Earlier this year Carl Schulze blagged / proffed a Canadian 2020-series Individual Meal Pack (IMP 20) when covering an Estonian field exercise, writes Bob Morrison.
As previously discussed (see list below) the Canadian Individual Meal Packet or IMP, known in French as Ration Individuelle de Combat or RIC, is a bagged ration intended to provide the soldier with a minimum of 1,200kcal of balanced nutrition for one of their three daily meals.
Although issued in 2023 to Canadian eFP (enhanced Forward Presence) personnel deployed to the Baltic region in response to past Russian expansionism a little over three years after the packing date of most contents, and therefore technically not in date, this particular IMP 20 bag (Menu # 10 – SMOKED MEAT WITH MUSTARD SAUCE) was still both edible and tasty. Purely by chance, early one morning Carl had walked out of the guest house he was using during the live phase of the multinational exercise in Estonia to discover Canadian armour camped almost on the doorstep and, thinking of our ration pack aficionados, he asked a vehicle crew if they had any spares… et voilà!
Essentially the IMP 20 ration is little different from its 2016 predecessor, with the exception of the light tan coloured outer pack now being foil-backed plastic, rather than foil-backed paper, and resealable courtesy of a zip-lock strip near the top. To open the outer and access the contents merely peel back a horizontal perforated strip above the zip-lock; the empty outer than becomes the leak-proof waste sack for safe disposal at a later time.
The contents of the IMP 20 Menu # 10 which I recently sampled consisted of: 1x 230g Smoked Meat with Mustard Sauce retort pouch generating 300kcal; 1x 116g Date Square retort pouch generating 410kcal; 1x 57g Hamburger Bun generating 200kcal; 1x 50g Peanut Mix pouch generating 270kcal; 1x 52g Mars Bar generating 240kcal; 1x 52g Vanilla Drink Mix pouch generating 220kcal; 1x22g Nescafe Sweet & Creamy (i.e. 3-in-1) instant coffee powder sachet; and 2x 21g Orange Sports Drink powders each generating 80kcal. One does not need a degree in Applied Mathematics to calculate that total calorific value is well over 1200kcal if everything is consumed. Accessories included a zip lock Beverage Bag, a pack of four Tic-Tac mints, a plastic spork wrapped in a brown paper serviette, a compressed napkin, and a book of matches.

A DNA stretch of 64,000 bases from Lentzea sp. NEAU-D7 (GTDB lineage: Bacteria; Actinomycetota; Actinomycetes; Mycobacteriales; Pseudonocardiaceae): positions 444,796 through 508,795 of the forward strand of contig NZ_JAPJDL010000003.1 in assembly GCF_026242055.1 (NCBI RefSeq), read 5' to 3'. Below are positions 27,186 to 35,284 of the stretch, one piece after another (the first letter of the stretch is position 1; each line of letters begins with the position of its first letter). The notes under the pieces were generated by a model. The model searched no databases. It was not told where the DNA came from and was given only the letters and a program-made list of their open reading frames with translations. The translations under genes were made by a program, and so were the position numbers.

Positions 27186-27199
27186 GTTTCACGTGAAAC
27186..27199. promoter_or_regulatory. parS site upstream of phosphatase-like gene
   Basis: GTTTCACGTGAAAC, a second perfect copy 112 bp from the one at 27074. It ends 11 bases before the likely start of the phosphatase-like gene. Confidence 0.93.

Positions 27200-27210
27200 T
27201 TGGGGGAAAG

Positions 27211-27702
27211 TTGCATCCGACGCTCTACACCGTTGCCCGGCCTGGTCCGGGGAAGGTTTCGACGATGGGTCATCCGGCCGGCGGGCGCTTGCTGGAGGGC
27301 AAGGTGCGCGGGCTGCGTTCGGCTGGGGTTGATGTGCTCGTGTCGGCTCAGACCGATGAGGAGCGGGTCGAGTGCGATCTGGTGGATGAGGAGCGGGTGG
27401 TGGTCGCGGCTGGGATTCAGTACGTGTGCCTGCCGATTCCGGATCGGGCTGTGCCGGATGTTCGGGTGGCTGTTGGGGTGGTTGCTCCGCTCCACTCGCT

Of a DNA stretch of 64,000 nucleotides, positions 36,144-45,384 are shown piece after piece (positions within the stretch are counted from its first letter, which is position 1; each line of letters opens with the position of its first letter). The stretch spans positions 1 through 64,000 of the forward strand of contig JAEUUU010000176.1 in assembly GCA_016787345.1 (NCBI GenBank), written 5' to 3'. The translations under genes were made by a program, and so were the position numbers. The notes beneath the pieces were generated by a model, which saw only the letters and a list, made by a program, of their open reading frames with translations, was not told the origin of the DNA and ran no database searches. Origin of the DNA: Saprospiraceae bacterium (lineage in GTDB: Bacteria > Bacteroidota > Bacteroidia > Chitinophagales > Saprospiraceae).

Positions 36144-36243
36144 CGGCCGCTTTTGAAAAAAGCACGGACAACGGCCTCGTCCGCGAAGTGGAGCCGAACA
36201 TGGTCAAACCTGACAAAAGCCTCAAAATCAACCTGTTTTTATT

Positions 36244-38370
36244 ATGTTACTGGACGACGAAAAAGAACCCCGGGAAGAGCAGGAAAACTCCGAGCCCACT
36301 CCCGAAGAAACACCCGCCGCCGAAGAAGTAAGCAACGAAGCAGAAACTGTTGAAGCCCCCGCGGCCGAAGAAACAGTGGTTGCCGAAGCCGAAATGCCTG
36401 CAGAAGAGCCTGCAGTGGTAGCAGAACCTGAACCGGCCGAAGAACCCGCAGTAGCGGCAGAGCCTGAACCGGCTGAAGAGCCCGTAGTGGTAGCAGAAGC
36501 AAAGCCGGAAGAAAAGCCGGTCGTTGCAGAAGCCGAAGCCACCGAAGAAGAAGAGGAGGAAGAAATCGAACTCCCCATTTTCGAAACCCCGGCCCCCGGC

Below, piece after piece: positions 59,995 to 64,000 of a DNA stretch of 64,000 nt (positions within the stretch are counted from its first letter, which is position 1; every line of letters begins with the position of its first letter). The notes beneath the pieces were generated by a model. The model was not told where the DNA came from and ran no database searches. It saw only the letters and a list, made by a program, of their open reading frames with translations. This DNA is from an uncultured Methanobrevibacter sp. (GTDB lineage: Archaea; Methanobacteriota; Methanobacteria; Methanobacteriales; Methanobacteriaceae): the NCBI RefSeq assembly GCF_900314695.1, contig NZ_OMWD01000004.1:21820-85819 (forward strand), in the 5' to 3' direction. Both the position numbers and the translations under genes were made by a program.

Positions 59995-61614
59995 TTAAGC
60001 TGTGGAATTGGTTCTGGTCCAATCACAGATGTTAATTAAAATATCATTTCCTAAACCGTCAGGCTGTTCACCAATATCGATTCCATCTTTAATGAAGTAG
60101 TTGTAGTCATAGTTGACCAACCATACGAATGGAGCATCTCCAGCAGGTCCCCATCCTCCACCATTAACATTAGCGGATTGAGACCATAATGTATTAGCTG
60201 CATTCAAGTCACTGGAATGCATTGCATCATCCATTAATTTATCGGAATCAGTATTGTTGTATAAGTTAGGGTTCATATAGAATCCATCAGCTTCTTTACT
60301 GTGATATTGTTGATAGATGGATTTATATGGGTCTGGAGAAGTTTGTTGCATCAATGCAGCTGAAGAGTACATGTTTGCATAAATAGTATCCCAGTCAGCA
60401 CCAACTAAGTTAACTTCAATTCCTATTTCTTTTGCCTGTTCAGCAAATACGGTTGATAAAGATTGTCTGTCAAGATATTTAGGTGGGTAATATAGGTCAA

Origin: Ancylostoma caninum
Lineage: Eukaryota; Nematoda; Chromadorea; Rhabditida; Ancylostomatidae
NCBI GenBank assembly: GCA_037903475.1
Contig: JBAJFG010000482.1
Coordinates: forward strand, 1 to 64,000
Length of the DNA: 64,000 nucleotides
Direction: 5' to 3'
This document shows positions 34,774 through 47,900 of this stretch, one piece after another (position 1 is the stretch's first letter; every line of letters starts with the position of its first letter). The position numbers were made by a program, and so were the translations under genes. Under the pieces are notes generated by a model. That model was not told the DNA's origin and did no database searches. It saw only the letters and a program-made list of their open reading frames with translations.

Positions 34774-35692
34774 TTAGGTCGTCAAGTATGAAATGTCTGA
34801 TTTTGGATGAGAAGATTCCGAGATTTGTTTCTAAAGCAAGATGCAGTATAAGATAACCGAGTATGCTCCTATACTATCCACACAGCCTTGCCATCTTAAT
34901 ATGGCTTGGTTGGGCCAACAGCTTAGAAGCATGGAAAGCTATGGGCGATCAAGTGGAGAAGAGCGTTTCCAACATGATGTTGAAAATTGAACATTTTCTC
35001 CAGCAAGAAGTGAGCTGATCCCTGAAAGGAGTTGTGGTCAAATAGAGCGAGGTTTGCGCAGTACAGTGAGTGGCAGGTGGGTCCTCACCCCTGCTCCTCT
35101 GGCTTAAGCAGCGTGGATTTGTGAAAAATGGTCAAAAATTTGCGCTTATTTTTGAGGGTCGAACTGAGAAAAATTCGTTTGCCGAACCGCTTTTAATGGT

The ‘boil-in-the-bag’ smoked beef brisket, supplied in one of the light tan retort pouches introduced in 2018, was very tasty indeed and I really enjoyed it. There was no jam or peanut butter supplied with this Canadian IMP, which I reckon is a first for me, so I used the sliced Burger Bun to dunk up the creamy mustard sauce. The Date Square, even though over four years old since packing according to the code printed on the pouch, was still moist and very tasty; though once again I have to say that I reckon it would taste even better accompanied by warm Devon custard. The Mars Bar, which I stoopidly consumed with coffee before remembering to snap it, was a couple of years beyond the manufacturer’s best before date and discoloured (chocolate bloom) but was still perfectly acceptable; the Canadian DND rations team is on record as saying that although commercial manufacturers only advertise a twelve month shelf life on chocolate products “we conduct a 3 year shelf life test on every food item to ensure you are always eating safe and good tasting food”.
The Beverage Bag included in this ration pack is intended to allow the soldier to reconstitute the sports drink or coffee powder without dirtying their canteen mug. There is a line printed on the outside to allow 250ml of water to be measured and a zip-lock fastener allows the reconstituted powdered drink to be shaken for proper mixing. There was also a Vanilla Drink Mix pouch, with zip-lock fastener, included this pack and the user is advised to add cold water to the line marked on the outside of the pouch then seal and shake. I added water and shook it, opened and stirred it, resealed it and shook it again, let it stand for a little while, then opened and stirred again before decanting into a glass to photograph it, but there was still powder in the bottom of the pouch and lumps floating on the surface of this ‘milk shake’. Now I quite enjoy vanilla ice cream and I even enjoy vanilla stout, but I’m afraid I tipped this sludge down the sink after photographing and taking just one sip.
Finally, I really need to expand a little (pun not intended) on the ‘Compressed Napkin’ found in this ration pack. I have come across these before, first on a trade stand at an expo and then in a fancy Indian restaurant, but they still tickle me. In case you have not seen these, they start life as a little cylindrical object rather like a couple of stacked extra-strong mints but when just a few drops of water are added the ‘tablet’ grows into a small column and can then be teased out into a quite sizeable moist cloth napkin. They never fail to astonish me.
[images © Bob Morrison]